The Government has earmarked $10.3 million for suicide prevention for all ages over a four-year period, and $6 million for the National Depression Initiative.

Anderton praises people in all areas of suicide prevention - policy work, research, and delivering services.

Youth suicide numbers have dropped, but it is unclear whether efforts to further combat youth suicide are effective. The question is whether a united front will be achieved.

"There needs to be a collection of minds to put a solution in place," says Marinkovich. "So much has been duplicated across community groups that push their own barrel. But you need some visionary to stand up and pull them all together.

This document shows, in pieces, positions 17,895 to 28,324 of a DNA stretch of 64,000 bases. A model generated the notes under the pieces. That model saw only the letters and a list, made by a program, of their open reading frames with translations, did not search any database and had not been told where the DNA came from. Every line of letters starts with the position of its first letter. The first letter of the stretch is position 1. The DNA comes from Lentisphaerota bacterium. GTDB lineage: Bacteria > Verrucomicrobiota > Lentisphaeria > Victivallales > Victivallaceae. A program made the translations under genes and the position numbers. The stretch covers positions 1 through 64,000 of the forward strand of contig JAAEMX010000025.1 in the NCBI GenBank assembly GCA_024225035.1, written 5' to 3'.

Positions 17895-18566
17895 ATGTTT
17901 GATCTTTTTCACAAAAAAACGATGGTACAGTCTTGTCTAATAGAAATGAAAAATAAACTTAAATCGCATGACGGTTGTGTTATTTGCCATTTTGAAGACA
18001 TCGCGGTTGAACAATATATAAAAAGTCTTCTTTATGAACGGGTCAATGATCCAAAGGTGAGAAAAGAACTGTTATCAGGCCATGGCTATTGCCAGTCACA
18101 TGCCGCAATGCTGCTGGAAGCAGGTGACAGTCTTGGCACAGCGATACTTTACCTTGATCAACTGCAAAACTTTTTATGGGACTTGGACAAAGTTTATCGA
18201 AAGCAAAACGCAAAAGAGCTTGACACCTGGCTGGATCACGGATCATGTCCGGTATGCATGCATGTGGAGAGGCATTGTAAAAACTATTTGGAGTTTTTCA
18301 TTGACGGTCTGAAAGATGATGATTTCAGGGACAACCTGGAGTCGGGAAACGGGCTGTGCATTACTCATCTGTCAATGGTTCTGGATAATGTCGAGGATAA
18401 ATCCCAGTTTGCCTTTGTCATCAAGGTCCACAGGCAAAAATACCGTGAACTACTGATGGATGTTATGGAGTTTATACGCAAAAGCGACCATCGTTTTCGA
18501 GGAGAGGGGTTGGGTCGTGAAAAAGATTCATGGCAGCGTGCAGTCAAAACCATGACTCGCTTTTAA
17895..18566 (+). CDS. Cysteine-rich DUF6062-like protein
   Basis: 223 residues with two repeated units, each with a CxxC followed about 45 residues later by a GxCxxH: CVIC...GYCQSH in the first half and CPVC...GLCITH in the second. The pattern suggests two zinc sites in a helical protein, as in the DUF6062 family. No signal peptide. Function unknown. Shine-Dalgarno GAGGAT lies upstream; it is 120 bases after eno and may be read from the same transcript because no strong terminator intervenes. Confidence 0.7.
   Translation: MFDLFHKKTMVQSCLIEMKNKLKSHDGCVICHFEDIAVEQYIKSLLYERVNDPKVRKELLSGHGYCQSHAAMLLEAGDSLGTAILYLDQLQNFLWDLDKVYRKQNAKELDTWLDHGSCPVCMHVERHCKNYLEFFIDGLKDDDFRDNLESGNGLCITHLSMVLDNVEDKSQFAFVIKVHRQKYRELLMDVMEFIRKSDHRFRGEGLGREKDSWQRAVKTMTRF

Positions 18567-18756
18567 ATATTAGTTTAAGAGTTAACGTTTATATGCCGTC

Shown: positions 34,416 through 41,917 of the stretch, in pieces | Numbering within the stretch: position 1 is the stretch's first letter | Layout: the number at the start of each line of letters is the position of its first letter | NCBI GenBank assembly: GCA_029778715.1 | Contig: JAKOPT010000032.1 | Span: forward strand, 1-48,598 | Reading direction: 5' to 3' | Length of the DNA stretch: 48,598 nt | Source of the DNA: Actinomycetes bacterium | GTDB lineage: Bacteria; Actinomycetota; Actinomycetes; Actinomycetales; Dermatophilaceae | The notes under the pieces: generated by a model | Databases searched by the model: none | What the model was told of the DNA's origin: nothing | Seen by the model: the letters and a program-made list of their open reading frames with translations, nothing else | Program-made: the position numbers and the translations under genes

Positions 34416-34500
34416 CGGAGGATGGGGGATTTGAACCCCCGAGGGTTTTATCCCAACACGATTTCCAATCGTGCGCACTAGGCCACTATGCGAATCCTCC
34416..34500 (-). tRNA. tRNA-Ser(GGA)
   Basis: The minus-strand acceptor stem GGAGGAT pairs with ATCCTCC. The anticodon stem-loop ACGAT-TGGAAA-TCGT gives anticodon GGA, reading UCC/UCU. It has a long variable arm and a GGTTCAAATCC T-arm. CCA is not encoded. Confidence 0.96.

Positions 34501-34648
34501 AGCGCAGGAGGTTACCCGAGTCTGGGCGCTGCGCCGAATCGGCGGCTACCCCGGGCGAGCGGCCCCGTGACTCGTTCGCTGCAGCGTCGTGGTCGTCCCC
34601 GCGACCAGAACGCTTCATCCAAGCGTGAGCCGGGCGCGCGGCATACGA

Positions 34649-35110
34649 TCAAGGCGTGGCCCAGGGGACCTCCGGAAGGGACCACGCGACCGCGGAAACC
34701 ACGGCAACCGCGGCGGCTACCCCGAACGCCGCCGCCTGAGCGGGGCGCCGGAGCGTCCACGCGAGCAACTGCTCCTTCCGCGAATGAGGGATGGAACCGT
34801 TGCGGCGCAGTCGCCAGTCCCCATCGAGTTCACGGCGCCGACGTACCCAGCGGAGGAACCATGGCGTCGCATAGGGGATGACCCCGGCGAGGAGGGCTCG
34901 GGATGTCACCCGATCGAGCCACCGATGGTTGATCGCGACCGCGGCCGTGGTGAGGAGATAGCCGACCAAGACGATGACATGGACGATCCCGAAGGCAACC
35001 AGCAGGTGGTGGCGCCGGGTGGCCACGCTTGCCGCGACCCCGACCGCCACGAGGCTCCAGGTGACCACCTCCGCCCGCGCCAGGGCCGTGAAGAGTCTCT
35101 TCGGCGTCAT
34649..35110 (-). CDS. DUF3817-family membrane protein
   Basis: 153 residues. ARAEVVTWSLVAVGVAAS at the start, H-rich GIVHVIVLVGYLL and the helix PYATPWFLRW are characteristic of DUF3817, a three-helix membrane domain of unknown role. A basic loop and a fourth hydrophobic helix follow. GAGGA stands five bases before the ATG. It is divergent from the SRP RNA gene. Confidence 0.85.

"The idea that talking about suicide might make more of us go and do it is the reason that we have suicide rates.

"I am not out to slam the Government, but I've become a thorn in their side. I know they are spending millions trying to address the issue, but they need to be responsible for how they deliver. While they are mucking around, Rome is burning."